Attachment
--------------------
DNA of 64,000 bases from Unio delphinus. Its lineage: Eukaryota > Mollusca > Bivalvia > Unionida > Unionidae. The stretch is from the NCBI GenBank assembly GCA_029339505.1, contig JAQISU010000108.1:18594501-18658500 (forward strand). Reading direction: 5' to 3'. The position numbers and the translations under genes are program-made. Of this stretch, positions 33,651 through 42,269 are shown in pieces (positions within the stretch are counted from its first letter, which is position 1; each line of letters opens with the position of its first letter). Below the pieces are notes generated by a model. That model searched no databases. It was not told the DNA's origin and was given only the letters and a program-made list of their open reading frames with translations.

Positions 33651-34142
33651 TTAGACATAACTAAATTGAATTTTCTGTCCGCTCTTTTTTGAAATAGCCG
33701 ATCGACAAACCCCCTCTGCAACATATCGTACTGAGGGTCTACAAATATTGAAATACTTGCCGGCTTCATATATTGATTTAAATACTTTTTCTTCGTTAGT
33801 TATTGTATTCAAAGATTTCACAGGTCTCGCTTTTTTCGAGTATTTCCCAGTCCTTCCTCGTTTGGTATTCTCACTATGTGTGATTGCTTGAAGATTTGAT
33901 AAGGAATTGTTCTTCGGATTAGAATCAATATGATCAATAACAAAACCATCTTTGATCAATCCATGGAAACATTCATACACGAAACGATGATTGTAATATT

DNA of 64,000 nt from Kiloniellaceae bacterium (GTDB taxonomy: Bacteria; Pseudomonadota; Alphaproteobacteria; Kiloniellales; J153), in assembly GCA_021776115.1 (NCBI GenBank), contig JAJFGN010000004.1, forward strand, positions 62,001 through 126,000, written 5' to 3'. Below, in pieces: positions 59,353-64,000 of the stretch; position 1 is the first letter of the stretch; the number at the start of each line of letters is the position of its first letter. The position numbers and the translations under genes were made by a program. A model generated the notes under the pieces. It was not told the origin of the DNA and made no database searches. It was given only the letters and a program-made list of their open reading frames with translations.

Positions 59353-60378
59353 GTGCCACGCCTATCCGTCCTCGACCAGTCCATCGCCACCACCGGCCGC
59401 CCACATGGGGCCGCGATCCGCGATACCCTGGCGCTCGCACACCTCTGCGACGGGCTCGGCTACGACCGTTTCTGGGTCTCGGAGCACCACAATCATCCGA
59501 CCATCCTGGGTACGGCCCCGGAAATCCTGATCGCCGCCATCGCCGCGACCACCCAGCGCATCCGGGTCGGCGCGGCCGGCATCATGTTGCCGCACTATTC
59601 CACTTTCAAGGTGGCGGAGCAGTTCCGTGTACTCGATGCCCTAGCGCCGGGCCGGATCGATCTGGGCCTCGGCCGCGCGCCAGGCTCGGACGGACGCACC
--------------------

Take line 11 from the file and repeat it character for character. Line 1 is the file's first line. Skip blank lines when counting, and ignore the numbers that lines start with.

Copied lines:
59501 CCATCCTGGGTACGGCCCCGGAAATCCTGATCGCCGCCATCGCCGCGACCACCCAGCGCATCCGGGTCGGCGCGGCCGGCATCATGTTGCCGCACTATTC